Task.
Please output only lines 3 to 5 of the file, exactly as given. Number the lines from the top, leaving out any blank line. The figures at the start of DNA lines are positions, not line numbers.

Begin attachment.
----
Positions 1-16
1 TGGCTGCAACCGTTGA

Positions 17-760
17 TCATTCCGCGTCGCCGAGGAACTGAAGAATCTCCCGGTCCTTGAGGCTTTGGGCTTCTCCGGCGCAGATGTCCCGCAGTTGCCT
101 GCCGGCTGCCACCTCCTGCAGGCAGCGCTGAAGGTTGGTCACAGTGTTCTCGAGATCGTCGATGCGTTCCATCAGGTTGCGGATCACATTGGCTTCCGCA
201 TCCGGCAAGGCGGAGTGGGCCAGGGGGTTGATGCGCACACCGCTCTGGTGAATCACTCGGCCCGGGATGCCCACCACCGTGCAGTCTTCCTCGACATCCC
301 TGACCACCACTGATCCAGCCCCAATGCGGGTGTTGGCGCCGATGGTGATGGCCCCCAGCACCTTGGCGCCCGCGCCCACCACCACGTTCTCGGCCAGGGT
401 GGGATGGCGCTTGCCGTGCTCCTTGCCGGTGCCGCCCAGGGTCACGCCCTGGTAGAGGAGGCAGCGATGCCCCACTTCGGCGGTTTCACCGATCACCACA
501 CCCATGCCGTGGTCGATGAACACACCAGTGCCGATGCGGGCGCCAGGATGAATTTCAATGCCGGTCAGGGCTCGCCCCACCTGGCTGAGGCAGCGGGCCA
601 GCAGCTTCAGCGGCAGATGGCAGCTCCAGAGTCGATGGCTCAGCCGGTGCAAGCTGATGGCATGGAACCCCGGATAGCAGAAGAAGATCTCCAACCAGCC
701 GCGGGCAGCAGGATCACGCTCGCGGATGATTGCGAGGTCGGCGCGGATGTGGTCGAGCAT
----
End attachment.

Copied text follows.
Positions 17-760
17 TCATTCCGCGTCGCCGAGGAACTGAAGAATCTCCCGGTCCTTGAGGCTTTGGGCTTCTCCGGCGCAGATGTCCCGCAGTTGCCT
101 GCCGGCTGCCACCTCCTGCAGGCAGCGCTGAAGGTTGGTCACAGTGTTCTCGAGATCGTCGATGCGTTCCATCAGGTTGCGGATCACATTGGCTTCCGCA